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Maurice Sendak: different sides of a fascinating author

The release of Sendak's new book, 'Bumble-ardy,' lets readers see both the tender and curmudgeonly sides of the children's writer

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Yikes! We won’t even reprint his words on Salmon Rushdie and Stephen King. And yet The Guardian interview has its heartbreaking moments too, as when he tells the interviewer that his parents led desperate lives and his childhood was dysfunctional. "I remember when my brother was dying, he looked at me and his eyes were all teary. And he said, 'Why were we so unkind to Mama?' And I said, 'Don't do that. We were kids, we didn't understand. We didn't know she was crazy.' "

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Sendak showed The Globe and Mail his cranky side as well, (don’t look for iPad versions of his books as long as he’s alive to stop it, he vowed) but did say that what he loves best in the world now is reading: “To hell with [writing] the books, to hell with everything. I just reread The Odyssey, and it’s funny. It’s funny in a way I didn’t realize was funny. And I’m going to read Proust right after this. And then I’ve got to read Henry James somewhere in there. I want to hear his voice again. I want to smell his color. It’s so tantalizing.”

And in The Atlantic, Sendak comes across as frank and blunt rather than sour, telling the reporter, for instance, that children’s letters saying they hate his books are among the most gratifying ones he receives. It shows him that “I have pierced their armor.”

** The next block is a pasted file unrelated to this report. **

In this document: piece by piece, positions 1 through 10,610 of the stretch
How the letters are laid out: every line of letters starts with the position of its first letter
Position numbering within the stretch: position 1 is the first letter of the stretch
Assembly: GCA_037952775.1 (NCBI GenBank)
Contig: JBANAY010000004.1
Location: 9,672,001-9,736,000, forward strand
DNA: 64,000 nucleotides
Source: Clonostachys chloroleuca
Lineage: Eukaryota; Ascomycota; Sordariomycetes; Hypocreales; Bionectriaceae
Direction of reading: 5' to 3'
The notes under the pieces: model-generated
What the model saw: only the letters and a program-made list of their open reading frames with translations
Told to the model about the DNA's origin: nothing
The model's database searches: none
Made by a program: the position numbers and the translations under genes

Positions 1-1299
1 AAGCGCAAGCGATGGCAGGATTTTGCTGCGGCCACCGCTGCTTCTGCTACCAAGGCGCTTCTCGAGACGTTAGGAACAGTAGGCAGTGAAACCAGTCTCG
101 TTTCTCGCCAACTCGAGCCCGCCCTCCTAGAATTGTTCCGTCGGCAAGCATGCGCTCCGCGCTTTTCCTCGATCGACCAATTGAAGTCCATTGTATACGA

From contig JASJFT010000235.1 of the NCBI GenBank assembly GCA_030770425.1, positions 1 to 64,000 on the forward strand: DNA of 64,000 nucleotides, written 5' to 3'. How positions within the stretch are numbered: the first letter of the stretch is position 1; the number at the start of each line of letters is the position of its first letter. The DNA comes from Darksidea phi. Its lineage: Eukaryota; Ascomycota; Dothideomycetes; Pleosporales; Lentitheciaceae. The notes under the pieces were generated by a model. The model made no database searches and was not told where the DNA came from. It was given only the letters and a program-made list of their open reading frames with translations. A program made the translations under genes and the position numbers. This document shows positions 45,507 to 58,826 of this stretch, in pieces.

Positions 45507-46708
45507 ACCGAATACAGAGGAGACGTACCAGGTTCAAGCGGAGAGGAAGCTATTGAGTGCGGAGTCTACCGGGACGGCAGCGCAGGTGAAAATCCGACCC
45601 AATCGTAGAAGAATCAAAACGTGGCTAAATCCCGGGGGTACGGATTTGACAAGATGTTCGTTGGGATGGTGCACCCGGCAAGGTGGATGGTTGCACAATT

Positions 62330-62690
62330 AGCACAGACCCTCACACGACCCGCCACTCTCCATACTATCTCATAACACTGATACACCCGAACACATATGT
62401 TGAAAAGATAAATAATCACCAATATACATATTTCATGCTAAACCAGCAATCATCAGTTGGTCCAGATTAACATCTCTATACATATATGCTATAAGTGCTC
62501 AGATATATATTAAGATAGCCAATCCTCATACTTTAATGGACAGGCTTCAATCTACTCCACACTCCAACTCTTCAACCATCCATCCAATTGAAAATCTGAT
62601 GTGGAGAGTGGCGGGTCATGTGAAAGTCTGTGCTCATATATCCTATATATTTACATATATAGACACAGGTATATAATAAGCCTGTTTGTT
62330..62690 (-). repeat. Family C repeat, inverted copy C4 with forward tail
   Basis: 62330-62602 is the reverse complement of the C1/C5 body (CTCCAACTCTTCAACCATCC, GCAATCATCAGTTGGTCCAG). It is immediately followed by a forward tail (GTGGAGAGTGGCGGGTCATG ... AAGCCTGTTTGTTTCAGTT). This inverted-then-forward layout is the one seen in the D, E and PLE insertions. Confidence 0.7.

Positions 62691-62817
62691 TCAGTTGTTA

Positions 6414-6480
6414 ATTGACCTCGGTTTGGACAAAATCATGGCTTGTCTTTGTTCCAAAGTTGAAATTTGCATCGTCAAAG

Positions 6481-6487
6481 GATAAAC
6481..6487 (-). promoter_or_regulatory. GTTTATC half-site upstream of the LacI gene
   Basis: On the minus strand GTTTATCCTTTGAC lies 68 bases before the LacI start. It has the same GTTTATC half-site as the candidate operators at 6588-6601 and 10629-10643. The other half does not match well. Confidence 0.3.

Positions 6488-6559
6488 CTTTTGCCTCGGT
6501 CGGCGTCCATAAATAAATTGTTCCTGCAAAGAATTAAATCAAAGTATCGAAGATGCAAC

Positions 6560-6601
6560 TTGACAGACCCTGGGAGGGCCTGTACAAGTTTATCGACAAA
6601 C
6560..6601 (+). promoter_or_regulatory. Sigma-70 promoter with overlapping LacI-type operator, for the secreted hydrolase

The Atlantic reporter tells Sendak that the aunt in Bumble-ardy reminded him of the Mother Bear in Else Minarik’s “Little Bear” books, which Sendak illustrated long ago. Sendak replied, “When I did those books, I was quite young. And I wished for a mother bear. I wanted somebody like that in my life. My mother was troubled and she was an ordinary human being, but I had high expectations of her. I didn't know about her problems. I didn't care about her problems – I thought she was there for me! And if she wasn't there for me, she was not really a good mother. So, the expectations of children are very charged and difficult.”

The expectations of adults can be charged and difficult as well. But I’ll always be glad to learn more about this complex, talented man. He told the Associated Press that he hates memoirs, so don’t expect to see one from him. But perhaps, someday, a biography?

Seattle writer Rebekah Denn blogs at eatallaboutit.com

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